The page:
One user said four men were coming to kill him, while others called him an infidel or an atheist, a potentially fatal accusation in a conservative Muslim country. Bloomberg.com, "Afghan Child Named Donald Trump Proves Divisive," 15 Mar. 2018 He was sold to a man that Said would describe as cruel and a kafir, or infidel. Peter Manseau, Smithsonian, "Why Thomas Jefferson Owned a Qur’an," 31 Jan. 2018 But it is widely believed to have increased support for Islamists such as the Muslim Brotherhood, which believes Islam must be at war with an infidel West. Max Singer, WSJ, "How the Saudis Can Promote Moderate Islam," 3 Aug. 2017 Mr Shihab has denounced Mr Cornelis as a kafir, or infidel. The Economist, "Borneo againIndonesian Islamists open a new front in their war on tolerance," 20 July 2017 Al-Binali was at the time reportedly head of the ISIS Research and Fatwa Department, which released a fatwa allowing rape of infidel women around the time of the campaign against the Yazidis and their subsequent enslavement. Robert Windrem, NBC News, "ISIS Leader Who Approved Sex Slaves Killed By U.S. Airstrike," 2 June 2017 There were female jailers who beat and cursed her and called her an infidel. Robert F. Worth, New York Times, "Aleppo After the Fall," 24 May 2017 When Christendom launched the Crusades, the holy wars that shaped Europe, in the eleventh century, Jews were the paradigmatic enemy inside (the infidel near at hand), and Muslims became the defining enemy outside (the infidel far away). James Carroll, The New Yorker, "What Donald Trump Doesn’t Understand About Anti-Semitism," 23 Feb. 2017 By the time of the Hispaniola revolt, Spanish authorities had already forbidden travel by any infidel, whether Muslim, Jewish, or Protestant, to its New World colonies, which at the time included the land that is now the United States. Andrew Lawler, Smithsonian, "Muslims Were Banned From the Americas as Early as the 16th Century," 7 Feb. 2017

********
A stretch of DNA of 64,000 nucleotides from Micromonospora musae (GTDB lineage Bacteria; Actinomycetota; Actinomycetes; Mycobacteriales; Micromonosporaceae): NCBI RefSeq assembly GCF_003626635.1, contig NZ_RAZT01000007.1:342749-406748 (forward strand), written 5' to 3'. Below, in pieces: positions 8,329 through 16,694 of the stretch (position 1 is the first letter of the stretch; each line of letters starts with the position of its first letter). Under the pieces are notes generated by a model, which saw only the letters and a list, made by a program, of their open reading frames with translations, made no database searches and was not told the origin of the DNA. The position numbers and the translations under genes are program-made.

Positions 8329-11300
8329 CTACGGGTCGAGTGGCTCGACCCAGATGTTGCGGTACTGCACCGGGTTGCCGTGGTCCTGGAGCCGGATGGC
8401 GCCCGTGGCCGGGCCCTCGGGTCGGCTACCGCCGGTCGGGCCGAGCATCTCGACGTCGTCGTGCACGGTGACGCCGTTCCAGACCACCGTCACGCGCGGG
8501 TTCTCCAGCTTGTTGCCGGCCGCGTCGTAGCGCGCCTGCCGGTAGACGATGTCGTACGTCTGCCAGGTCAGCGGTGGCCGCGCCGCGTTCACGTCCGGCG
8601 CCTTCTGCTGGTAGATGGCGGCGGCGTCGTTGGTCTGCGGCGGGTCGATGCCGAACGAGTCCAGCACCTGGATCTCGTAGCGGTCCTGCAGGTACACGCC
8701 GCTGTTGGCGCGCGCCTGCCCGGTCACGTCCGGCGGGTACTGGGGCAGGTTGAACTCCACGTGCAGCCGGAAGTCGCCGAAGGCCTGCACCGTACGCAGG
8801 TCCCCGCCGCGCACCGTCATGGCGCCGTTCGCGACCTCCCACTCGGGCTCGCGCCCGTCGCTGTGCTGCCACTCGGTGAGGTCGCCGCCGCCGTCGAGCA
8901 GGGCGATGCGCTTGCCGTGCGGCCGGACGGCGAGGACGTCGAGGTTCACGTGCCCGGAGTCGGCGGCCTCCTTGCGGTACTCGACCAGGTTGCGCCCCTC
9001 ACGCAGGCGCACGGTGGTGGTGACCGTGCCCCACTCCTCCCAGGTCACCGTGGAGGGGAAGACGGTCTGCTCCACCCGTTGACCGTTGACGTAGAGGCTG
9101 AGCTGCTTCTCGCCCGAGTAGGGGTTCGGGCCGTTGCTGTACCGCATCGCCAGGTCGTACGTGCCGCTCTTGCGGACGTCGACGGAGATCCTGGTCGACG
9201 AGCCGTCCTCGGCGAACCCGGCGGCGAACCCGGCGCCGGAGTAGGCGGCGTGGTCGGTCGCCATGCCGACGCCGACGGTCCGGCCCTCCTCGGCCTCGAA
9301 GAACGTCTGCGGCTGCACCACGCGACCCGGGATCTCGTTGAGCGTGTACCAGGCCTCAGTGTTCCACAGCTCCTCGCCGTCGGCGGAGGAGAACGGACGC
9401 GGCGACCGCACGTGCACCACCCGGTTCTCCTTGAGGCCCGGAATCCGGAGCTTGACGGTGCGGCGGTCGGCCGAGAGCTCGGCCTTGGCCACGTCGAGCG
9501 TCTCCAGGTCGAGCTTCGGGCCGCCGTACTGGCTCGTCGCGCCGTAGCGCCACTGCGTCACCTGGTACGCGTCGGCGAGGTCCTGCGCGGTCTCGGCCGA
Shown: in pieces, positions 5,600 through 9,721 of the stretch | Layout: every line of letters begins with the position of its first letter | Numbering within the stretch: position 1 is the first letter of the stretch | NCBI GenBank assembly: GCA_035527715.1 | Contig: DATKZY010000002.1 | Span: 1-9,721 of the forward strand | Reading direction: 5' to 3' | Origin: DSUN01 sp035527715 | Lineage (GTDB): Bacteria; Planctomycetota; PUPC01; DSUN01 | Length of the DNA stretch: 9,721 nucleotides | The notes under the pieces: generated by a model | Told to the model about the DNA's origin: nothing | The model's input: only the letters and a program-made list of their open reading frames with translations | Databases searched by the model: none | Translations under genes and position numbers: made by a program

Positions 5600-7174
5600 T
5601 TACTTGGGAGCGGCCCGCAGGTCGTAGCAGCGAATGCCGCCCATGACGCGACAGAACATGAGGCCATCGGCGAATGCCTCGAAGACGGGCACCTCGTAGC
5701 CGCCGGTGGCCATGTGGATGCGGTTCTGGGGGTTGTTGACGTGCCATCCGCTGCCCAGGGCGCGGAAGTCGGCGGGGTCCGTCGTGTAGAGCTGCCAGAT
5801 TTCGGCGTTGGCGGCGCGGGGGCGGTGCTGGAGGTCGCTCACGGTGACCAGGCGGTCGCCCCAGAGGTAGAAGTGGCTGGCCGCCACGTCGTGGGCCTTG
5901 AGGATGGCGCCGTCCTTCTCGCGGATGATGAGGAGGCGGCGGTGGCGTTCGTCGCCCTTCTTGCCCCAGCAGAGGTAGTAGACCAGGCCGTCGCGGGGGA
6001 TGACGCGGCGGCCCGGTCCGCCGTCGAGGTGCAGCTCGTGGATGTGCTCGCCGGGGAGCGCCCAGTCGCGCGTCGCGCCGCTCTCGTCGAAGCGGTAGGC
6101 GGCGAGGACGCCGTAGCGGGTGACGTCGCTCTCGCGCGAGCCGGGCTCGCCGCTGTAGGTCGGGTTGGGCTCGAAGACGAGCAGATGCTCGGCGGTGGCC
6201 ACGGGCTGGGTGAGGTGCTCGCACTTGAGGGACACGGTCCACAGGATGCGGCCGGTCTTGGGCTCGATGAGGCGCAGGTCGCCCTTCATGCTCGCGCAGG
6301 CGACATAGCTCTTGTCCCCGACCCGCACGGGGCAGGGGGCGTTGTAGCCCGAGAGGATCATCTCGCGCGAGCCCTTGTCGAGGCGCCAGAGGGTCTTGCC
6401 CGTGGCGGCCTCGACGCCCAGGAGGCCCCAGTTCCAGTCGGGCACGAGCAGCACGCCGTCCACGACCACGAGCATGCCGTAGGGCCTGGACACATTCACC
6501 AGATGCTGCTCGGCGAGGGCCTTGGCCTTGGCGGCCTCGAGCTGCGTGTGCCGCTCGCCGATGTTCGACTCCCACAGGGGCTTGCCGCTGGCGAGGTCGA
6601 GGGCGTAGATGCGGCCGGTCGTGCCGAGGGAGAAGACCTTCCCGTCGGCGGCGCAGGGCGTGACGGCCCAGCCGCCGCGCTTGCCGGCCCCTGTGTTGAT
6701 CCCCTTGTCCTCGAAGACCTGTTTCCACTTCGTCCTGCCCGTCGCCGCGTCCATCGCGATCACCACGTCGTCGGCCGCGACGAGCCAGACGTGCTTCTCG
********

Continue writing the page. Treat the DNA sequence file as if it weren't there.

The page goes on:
These example sentences are selected automatically from various online news sources to reflect current usage of the word 'infidel.' Views expressed in the examples do not represent the opinion of Merriam-Webster or its editors. Send us feedback.

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First Known Use of infidel

Noun

15th century, in the meaning defined at sense 1

Adjective

1551, in the meaning defined at sense 1

History and Etymology for infidel

Noun

borrowed from Middle French & Medieval Latin; Middle French infidele, borrowed from Medieval Latin infidēlis, noun derivative of Late Latin infidēlis "unbelieving" — more at infidel entry 2

Adjective

Middle English infidele "non-Christian," borrowed from Middle French & Late Latin; Middle French, borrowed from Late Latin infidēlis "unbelieving," going back to Latin, "not keeping faith, disloyal," from in- in- entry 1 + fidēlis "faithful, loyal, trustworthy" — more at fidelity

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The first known use of infidel was in the 15th century

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More Definitions for infidel

infidel

noun
in·​fi·​del | \ˈin-fə-dᵊl, -fə-ˌdel\

Kids Definition of infidel

: a person who does not believe in a certain religion

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More from Merriam-Webster on infidel

Spanish Central: Translation of infidel

Nglish: Translation of infidel for Spanish Speakers

Britannica English: Translation of infidel for Arabic Speakers